Monday, December 13, 2004


The Holy Title of Software Architect

The To Software Architects: Serve End Users, Not Your Egos article on DevX is something to keep in mind for all software architects.

At one organization, they had a diagram on one wall that was 14 feet long and 4 feet high with tiny print. The architect was so proud of his masterpiece, his brilliance, his grand work. Minor amounts of investigation revealed that none of the team leads had the slightest clue what this massive diagram really meant, but it sure looked cool and impressed the executives when they visited the development area.

Individual developers had received smaller diagrams, filled with blocks and arrows, that told them exactly how to build their piece of the application. While attempting to interpret the diagrams, they had to resort to Googling the obscure patterns referenced and were made to feel incompetent for not knowing what a "Grafter" pattern was. Diagramming is about communicating what you're building, not about conveying your ability to memorize obscure names for common solutions.

I'm sad to admit that I see this behavior at work as well (I guess you better stop reading if you work with me:-) What do you tell a developer that proudly brings you the latest creation: a UML diagram that implements that latest and greatest patterns for something that can easily be done single class? Most of them do it to seek approval and show how much better they are than the other developers. Others suffer from the beta syndrome: the need to use the latest and greatest technologies and software.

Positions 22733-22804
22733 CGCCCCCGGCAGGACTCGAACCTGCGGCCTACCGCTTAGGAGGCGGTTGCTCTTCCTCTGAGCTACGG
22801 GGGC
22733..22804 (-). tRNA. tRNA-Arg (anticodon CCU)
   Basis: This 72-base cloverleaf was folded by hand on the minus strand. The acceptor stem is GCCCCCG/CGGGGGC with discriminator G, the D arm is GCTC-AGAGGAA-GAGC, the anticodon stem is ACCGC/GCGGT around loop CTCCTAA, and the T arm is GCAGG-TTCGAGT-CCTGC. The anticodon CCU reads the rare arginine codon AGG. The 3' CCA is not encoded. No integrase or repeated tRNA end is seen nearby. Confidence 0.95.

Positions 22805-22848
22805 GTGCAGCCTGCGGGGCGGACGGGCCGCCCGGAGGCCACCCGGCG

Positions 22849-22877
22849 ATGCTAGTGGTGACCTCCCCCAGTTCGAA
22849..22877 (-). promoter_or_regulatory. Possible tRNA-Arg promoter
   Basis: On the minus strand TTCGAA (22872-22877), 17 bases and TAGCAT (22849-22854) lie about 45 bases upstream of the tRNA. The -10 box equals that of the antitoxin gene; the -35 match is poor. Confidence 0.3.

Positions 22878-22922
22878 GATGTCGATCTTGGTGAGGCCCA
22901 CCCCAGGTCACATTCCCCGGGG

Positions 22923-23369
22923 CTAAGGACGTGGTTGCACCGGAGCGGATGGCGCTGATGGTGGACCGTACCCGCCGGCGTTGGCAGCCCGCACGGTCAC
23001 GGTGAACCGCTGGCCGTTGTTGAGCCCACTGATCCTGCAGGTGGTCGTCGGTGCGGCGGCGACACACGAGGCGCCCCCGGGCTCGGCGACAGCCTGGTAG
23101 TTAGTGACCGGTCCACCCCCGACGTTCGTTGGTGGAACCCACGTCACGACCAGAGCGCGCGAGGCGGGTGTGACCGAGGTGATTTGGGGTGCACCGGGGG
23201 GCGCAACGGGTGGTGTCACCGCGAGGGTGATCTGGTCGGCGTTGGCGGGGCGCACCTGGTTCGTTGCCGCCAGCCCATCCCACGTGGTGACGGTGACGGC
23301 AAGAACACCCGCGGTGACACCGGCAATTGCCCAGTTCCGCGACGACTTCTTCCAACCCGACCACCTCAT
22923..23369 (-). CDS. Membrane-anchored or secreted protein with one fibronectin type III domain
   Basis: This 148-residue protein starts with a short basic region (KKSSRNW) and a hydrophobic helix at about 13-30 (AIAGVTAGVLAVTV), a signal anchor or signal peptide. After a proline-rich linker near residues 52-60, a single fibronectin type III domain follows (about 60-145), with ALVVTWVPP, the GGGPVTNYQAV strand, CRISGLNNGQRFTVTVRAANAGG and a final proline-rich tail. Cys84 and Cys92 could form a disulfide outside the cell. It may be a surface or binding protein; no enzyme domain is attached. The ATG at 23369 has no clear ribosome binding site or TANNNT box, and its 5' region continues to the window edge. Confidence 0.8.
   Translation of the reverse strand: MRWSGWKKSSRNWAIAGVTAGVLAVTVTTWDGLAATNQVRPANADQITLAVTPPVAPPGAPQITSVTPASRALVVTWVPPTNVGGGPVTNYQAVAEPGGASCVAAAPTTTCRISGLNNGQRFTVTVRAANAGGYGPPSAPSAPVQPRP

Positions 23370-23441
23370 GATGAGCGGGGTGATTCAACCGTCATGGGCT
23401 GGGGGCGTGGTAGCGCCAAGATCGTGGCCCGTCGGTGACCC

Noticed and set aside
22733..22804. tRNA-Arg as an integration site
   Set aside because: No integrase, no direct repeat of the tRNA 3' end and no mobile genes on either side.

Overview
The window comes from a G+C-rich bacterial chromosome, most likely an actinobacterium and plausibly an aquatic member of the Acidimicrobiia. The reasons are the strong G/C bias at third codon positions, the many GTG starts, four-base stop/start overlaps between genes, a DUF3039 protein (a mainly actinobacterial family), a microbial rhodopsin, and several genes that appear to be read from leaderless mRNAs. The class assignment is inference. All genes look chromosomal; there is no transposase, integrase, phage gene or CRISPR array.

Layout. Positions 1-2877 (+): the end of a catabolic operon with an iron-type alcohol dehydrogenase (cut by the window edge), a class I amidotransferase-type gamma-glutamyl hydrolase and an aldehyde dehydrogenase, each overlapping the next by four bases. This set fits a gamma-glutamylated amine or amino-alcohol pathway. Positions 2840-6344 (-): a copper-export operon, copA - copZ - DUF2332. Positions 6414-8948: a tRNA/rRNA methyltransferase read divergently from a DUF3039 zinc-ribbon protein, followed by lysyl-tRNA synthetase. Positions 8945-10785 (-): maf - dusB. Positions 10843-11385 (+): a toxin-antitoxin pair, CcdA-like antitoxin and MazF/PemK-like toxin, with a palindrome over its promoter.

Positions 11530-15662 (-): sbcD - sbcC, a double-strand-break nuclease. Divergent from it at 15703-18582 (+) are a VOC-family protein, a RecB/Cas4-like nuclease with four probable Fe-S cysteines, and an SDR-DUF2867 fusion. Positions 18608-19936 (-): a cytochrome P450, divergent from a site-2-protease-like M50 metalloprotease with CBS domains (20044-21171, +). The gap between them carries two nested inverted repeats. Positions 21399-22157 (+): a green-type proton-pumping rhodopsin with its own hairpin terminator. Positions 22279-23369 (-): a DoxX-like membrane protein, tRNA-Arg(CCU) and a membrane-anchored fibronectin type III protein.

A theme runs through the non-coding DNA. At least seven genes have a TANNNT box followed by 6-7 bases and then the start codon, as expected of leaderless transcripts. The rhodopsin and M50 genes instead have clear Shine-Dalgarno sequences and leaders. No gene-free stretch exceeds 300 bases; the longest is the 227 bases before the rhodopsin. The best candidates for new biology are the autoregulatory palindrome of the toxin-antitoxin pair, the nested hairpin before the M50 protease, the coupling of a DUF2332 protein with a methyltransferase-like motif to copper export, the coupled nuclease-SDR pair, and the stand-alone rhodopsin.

I do my best to KISS every day as long as it doesn't hurt performance too much.  Keeping it simple has several benefits:

  • It contains less bugs

  • It is easier to maintain

  • It is easier to explain the design to the developers.

Or in the words of David Talbot:

If you're in charge of the software architecture, whether or not you've been bestowed the holy title, keep the focus on designing a system that works. Keep your diagrams simple and understandable. Don't pay too much attention to whether or not it is a proper Booch diagram or whether it utilizes GoF patterns. Don't try to micro-design every developer's piece of the whole, just where it integrates into the whole. Build the system to do what it needs to do, don't gold plate what the users will never see nor care about.

Just build good software on time and within budget.


  1. Sante parole ;-)

    "Most of them do it to seek approval and show how much better they are than the other developers.": this is what I call "male competition" that sometimes is right to to take advantage of.. ;-)